This study contributes three innovations to the scientific literature. Firstly, it adds a fruit variable into consumption and production as raw materials for consumer goods and intermediate products, respectively. Secondly, under the framework of dynamic stochastic general equilibrium (DSGE), this paper divides fruit into fruit consumer goods and fruit production raw materials in the household sector and the manufacturing sector, respectively. At the same time, the fruit price also enters the optimization problem of representative households and companies in the form of random variables. This is to study the dynamic impact of fruit price shocks on Hainan’s macroeconomy. We also add fruit price shocks to investigate the impact on various variables in Hainan’s economy. Thirdly, the model consists of representative households and representative companies; among them, the family consumes two types of consumer goods: fruit consumer goods and non-fruit consumer goods. Simultaneously, it also provides labor and private capital to manufacturers for remuneration and capital rent, while manufacturers make use of labor, capital, and fruit-based raw materials for production.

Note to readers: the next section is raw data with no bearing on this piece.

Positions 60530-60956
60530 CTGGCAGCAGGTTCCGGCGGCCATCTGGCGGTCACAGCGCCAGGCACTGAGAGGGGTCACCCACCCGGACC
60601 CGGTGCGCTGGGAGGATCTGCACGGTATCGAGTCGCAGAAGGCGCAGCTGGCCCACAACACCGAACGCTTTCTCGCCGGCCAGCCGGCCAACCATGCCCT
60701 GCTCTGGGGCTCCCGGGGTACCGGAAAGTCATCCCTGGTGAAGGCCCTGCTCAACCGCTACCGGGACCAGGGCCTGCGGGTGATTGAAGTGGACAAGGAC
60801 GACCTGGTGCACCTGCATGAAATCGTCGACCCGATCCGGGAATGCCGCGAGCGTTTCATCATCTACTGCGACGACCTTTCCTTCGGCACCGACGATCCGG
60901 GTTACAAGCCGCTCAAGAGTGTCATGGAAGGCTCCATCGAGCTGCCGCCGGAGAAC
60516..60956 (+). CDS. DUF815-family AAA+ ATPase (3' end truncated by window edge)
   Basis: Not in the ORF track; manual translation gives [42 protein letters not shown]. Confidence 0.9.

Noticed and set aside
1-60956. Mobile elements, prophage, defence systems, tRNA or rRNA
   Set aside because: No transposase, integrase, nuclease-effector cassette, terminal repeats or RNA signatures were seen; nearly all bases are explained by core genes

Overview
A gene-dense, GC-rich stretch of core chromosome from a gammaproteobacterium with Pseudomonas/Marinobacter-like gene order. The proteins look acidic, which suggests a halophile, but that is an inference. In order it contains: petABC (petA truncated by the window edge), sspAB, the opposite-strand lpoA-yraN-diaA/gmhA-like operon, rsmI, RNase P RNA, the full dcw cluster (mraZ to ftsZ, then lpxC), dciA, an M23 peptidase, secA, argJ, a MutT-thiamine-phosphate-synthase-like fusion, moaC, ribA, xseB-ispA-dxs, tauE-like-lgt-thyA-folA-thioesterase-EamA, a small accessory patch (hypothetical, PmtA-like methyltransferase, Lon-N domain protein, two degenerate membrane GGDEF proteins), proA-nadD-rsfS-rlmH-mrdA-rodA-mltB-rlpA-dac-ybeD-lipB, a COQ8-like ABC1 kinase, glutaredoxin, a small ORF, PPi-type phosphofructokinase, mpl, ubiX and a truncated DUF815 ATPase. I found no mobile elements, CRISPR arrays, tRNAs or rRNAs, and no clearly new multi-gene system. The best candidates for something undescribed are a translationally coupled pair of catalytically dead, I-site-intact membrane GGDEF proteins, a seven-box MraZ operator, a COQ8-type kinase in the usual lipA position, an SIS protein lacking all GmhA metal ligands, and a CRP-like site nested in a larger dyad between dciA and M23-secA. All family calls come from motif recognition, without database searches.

In the next section, we review the relevant literatures. The rest of the paper is as follows. Section 3 discusses the general model of this study. Section 4 presents the data and the analysis of the model results. Finally, Section 5 provides conclusions, policy suggestions, and possible future research directions.

2. Literature Review